With that, with a product that was really disruptive, it cost us between two and three cents to operate the underlying technology, but the value that it created for the market was a huge point of difference. It really was a game-changing product. If we had have priced it based on the cost to deliver versus the value that incurred, we wouldn’t have got through the first year because we wouldn’t have made enough money from it. Fast forward five years looking at what I want to do for 2018, rather than jumping into 2018 and undertaking lots of work in action, I entered into an inquiry to speak to the market about what is the current environment look like.

It was an amazing interaction that I was able to undertake and spoke with innovators in New Zealand and globally about where the breakdowns exist in the society at the moment. I’m still on an inquiry as to what it looks like to undertake and what type of work that will be because I don’t have an aim yet for that. Now, five years ago, I would have already created a company, I would have registered brand name, I would have built a team and we would have been doing a ton of work without really understanding what’s the objective.

What’s my objective, what are the aims of the people that I’m working with? Have we got the same philosophy for work? Are we working on something that we all believe will help me down into 2018 as well as those in the future? How does that represent us in the market and are we paid correctly so that we can be most effective?

John: It sounds like you discovered a lot of things in the last five years inquiry about your own personality, your role in the transactions that you’re constructing, perhaps the kinds of people that you may need in certain transactions, the kinds of teams that you need. What have you learned about you and your own strengths and liabilities in thinking about these transactions?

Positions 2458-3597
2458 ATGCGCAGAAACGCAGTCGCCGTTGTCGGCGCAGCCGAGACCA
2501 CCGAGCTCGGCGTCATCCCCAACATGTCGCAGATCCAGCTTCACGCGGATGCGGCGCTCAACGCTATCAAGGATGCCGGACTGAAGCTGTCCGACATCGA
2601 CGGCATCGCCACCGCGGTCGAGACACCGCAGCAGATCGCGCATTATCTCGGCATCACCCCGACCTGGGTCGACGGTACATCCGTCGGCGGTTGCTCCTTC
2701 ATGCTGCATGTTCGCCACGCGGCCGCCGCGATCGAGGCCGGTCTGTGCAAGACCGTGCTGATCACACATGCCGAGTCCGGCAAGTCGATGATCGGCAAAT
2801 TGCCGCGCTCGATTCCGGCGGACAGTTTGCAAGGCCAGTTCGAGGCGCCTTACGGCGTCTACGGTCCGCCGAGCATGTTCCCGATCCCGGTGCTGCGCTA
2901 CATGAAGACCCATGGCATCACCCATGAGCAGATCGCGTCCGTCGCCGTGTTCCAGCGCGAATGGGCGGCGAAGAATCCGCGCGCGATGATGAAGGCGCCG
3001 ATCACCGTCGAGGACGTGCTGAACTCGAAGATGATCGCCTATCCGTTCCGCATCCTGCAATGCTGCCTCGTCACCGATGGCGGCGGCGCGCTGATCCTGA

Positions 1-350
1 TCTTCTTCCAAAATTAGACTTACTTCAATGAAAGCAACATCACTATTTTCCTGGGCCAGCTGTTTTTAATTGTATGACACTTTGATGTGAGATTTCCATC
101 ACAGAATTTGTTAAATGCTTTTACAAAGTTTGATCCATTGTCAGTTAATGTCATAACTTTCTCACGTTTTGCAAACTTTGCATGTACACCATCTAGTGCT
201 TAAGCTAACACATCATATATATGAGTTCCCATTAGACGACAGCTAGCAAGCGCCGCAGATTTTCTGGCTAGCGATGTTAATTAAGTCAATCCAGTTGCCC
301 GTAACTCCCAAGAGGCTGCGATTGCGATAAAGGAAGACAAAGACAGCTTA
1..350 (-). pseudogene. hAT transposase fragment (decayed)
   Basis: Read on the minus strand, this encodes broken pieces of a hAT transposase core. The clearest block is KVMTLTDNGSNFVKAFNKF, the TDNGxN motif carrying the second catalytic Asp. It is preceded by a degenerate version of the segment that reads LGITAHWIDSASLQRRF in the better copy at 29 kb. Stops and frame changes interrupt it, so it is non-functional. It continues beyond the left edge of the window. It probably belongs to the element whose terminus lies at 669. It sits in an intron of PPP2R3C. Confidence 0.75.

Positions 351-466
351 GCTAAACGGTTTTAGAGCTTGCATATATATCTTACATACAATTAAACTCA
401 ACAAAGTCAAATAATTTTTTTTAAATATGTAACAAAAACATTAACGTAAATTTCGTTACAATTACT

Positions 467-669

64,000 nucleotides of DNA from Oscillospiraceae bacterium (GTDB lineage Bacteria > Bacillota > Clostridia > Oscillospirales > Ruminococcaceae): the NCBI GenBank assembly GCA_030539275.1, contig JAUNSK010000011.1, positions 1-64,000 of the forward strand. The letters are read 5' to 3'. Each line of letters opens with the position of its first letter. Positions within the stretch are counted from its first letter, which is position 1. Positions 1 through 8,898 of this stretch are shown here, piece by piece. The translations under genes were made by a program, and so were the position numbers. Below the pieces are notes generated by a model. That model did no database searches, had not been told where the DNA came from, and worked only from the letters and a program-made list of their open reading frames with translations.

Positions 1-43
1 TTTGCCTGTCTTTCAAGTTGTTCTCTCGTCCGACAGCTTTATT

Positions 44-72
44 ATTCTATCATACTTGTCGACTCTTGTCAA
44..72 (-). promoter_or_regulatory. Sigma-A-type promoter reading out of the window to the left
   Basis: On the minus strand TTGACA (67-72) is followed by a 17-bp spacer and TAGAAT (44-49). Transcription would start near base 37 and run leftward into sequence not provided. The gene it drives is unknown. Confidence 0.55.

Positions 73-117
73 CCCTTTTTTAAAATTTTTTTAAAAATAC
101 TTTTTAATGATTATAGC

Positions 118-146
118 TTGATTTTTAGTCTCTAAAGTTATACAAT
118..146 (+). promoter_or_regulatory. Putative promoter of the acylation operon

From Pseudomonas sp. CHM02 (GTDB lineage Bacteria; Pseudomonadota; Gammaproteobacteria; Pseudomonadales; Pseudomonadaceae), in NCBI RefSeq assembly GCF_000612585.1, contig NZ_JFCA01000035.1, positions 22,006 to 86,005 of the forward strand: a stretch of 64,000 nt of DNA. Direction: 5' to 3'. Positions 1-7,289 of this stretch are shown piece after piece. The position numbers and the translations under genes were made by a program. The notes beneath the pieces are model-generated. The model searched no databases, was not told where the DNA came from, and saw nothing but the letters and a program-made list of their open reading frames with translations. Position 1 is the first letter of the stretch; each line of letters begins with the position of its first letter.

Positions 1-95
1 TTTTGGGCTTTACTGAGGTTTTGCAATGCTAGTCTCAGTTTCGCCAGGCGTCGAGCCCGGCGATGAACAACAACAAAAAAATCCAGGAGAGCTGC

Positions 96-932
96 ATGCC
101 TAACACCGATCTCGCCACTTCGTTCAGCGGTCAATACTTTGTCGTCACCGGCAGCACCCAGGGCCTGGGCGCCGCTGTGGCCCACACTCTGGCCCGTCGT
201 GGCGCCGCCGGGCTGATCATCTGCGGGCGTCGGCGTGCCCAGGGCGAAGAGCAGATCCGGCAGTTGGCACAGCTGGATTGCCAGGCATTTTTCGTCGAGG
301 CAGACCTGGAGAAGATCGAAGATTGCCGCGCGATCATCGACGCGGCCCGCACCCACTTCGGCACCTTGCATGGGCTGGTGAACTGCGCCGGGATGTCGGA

Mathew: I guess it starts with recognizing that you have a perspective and that you have bought an aspect of any transaction. When I first started this journey, I felt that I had a ceiling on income and I place blame on other people for not achieving my goals. I was looking around at other people saying, “How come you don’t recognize what I’m capable of doing?”

Whereas now, what I have is quite– I have a peace of mind about what it looks like to create a new transaction and recognizing that when you have a meeting of the minds that you are benefiting those people in that transaction and creating something that’s new. I tend not to go into a conversation with a predetermined outcome in mind. I look to figure out what is this person’s aims and what are my aims and is there something that we can do to work together and if there’s not, then that’s okay.

The opposite of that as if I’m not conscious and I’m really relying on my biology, that I walk into a meeting and I will kill the relationship because my ego comes out and I live in a space where I’m always thinking about what’s happening in the future. I just can’t understand why you don’t live there as well. Why do you not get what I can see is obvious but being a transactionist and being conscious of that core ship and now we’re talking about this last week it’s, “Hey look, it’s our responsibility to take you on that journey.”